Wednesday, November 30, 2022

Urban migration: Covid prompts more people to leave Canada’s big cities

Urban Migration: Covid Prompts More People To Leave Canada's Big Cities

Nationwide, typical home prices in Canada are now C$780,400, up 34% from 2020


Canada’s urban exodus picked up steam in the second year of the COVID-19 pandemic, with thousands of people leaving Toronto and Montreal for smaller cities or rural areas, official data showed on Thursday.

According to Statistics Canada population estimates, more than 64,000 people left Toronto for other parts of Ontario from mid-2020 to mid-2021, a 14% increase from the previous 12-month period, with another 6,600 leaving the province. Huh.

Montreal, Canada’s second largest city, lost about 40,000 residents to other areas in Quebec, up 60% in the year, with another 3,600 moving out of the province.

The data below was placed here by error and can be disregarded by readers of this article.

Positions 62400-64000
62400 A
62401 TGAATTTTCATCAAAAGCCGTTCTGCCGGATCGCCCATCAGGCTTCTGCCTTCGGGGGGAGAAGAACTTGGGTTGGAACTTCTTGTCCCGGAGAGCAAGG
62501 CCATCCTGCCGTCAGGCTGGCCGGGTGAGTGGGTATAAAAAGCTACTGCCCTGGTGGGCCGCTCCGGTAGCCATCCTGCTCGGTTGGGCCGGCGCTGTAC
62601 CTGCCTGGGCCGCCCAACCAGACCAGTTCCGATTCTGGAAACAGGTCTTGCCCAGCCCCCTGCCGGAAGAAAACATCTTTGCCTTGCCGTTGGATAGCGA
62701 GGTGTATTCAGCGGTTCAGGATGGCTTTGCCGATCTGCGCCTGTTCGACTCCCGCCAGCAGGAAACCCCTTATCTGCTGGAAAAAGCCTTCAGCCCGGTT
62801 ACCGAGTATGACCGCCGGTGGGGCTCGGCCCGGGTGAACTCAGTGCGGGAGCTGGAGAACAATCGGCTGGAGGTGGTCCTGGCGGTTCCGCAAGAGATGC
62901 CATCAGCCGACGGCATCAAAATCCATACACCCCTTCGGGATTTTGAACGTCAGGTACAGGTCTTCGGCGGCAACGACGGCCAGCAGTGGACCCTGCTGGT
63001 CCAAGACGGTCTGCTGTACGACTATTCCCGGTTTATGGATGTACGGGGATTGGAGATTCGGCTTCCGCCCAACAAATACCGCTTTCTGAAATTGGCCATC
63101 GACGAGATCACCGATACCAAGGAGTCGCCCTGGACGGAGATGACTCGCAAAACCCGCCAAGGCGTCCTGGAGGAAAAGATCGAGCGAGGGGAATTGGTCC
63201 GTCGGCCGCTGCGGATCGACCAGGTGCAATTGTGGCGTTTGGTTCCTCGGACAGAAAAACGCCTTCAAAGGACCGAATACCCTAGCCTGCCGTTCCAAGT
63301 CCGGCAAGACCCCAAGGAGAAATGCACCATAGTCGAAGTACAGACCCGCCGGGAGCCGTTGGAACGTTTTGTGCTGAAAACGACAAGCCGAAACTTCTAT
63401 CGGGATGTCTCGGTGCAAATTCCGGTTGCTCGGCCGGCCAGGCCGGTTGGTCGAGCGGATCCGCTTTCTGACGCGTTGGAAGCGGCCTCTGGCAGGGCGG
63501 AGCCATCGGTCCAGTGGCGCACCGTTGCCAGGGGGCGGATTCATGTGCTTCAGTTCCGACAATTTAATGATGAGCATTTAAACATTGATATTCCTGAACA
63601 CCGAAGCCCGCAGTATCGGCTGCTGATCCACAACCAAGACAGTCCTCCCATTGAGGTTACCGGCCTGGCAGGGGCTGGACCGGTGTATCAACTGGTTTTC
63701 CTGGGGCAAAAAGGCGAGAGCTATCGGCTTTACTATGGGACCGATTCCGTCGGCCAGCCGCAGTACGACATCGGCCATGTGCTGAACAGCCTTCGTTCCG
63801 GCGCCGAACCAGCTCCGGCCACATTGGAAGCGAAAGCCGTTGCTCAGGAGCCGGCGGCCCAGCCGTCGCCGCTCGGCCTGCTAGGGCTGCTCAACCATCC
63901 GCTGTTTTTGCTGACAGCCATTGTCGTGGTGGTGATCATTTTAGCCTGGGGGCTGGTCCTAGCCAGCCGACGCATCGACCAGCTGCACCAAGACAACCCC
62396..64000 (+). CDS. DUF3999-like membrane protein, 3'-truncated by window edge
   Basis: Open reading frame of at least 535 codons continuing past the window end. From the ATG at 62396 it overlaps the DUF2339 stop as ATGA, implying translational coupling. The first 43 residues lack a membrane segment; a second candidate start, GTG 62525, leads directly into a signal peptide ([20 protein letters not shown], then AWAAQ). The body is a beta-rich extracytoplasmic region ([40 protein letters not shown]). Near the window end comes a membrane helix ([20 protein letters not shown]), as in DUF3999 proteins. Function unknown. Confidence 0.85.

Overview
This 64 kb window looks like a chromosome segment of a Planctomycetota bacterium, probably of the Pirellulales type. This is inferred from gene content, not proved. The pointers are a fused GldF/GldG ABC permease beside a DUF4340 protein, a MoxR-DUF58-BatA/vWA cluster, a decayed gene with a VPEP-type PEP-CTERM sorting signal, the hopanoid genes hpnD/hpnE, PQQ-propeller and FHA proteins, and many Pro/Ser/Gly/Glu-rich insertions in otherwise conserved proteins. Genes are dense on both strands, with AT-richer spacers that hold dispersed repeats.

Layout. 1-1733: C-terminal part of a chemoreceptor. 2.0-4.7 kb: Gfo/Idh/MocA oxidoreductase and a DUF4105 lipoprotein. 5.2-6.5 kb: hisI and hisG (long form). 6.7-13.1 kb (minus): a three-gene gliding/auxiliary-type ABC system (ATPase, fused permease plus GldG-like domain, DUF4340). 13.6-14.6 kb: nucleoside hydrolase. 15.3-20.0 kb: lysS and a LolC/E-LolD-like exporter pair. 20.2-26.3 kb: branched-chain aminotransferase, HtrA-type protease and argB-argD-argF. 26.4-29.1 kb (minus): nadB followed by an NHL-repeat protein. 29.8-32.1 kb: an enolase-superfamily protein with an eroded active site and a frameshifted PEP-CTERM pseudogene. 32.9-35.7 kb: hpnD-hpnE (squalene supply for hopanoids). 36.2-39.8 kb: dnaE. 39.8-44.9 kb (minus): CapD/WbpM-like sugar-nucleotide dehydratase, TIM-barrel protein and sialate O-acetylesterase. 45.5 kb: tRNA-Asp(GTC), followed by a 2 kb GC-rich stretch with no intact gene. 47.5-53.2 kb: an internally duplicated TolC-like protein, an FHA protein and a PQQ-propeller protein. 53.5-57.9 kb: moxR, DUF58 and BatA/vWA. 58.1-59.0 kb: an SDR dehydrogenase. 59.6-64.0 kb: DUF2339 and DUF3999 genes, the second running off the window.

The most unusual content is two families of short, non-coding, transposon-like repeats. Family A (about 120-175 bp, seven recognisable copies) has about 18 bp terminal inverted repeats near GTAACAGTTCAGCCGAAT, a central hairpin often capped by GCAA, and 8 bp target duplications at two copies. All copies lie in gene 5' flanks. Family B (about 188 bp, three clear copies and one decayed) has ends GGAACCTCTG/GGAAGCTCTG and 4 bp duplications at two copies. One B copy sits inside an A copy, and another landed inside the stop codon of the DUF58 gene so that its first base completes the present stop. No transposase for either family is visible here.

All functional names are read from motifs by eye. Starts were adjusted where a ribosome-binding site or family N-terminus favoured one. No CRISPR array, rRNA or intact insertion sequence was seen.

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The COVID-19 pandemic and the rise of remote working have prompted thousands of Canadians to migrate from large and expensive cities in search of smaller centers, cottage towns and coastal areas for more space, and affordable real estate.

This has helped drive a nationwide housing boom, with prices rising more rapidly in suburbs and smaller towns than in urban centres, raising concerns of locals and municipal services being pressured.

Nationwide, typical home prices in Canada are now up to C$780,400 ($624,870), 34% or approximately C$200,000 as of March 2020.

Atlantic Canada has done well in migration. Halifax, Nova Scotia added more than 6,000 people in the year to June 30, 2021, with the vast majority coming from out of the province.

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Rural Quebec has grown rapidly, with more than 25,000 people mainly from the French-speaking urban centers of the province.

The so-called Golden Horseshoe towns around Toronto are also seeing strong influx. Oshawa added 8,000 people as residents moved out of Toronto, and both Hamilton and St.

Immigration compensated for some of Toronto’s population losses.

(Except for the title, this story has not been edited by NDTV staff and is published from a syndicated feed.)


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